If the conflict does spiral into a regional war that people have imagined but managed to prevent for many years, then one of its many ramifications could be to eclipse – though not eradicate – the core issues between Israelis and Palestinians. Progress now on agreeing a ceasefire, releasing hostages, and providing humanitarian relief – linked to a political strategy and based on the protection and equal value of all civilians – would greatly improve the political prospects for the future. This conflict is close to home for Europeans. That’s all the more reason for European governments to show leadership.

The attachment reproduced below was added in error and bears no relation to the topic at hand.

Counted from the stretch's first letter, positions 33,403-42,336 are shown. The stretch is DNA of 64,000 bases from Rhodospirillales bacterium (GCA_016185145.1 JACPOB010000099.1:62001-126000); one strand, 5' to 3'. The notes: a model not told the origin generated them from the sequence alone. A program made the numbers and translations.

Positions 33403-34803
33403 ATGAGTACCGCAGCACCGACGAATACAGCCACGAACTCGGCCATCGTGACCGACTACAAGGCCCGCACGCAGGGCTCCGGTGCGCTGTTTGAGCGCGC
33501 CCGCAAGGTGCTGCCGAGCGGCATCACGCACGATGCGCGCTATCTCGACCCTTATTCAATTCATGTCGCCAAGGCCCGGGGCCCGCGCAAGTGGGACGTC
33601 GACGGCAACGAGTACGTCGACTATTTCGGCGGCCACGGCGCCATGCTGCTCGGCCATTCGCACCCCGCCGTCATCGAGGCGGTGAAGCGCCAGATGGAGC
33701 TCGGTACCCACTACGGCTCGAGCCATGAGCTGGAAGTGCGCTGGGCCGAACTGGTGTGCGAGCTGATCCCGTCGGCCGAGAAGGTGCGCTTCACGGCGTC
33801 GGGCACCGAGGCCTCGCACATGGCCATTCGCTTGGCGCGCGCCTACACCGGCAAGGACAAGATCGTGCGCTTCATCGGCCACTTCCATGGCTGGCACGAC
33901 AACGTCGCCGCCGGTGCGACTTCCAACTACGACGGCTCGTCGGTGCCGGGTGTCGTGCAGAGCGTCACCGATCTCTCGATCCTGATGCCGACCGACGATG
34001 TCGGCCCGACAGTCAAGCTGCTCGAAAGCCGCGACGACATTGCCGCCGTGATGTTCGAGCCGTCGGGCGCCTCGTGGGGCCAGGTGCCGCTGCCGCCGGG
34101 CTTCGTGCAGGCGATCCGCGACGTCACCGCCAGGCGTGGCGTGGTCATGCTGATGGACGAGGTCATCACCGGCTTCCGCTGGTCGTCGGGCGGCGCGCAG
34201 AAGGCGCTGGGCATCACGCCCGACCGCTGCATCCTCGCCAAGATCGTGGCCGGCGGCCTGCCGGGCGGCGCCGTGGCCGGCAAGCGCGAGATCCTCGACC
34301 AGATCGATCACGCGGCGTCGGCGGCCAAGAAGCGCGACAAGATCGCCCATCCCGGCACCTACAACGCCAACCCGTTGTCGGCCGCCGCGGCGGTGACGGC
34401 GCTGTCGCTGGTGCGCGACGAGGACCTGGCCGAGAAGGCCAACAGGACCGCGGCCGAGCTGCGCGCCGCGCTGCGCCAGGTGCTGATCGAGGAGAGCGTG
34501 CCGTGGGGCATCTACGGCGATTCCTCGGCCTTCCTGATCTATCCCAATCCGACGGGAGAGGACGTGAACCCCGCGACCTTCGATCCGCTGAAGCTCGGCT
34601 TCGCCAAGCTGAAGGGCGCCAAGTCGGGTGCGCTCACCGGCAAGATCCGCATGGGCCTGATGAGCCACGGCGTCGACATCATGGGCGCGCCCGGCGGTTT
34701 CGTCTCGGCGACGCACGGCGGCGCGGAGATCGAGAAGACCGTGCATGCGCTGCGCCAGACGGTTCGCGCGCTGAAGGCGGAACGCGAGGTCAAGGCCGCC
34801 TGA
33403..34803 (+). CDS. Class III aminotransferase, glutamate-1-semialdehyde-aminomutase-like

The opinions articulated above represent the views of the author and do not necessarily reflect the position of the European Leadership Network or all of its members. The ELN’s aim is to encourage debates that will help develop Europe’s capacity to address the pressing foreign, defence, and security policy challenges of our time.
Image: Wikimedia commons, M0tty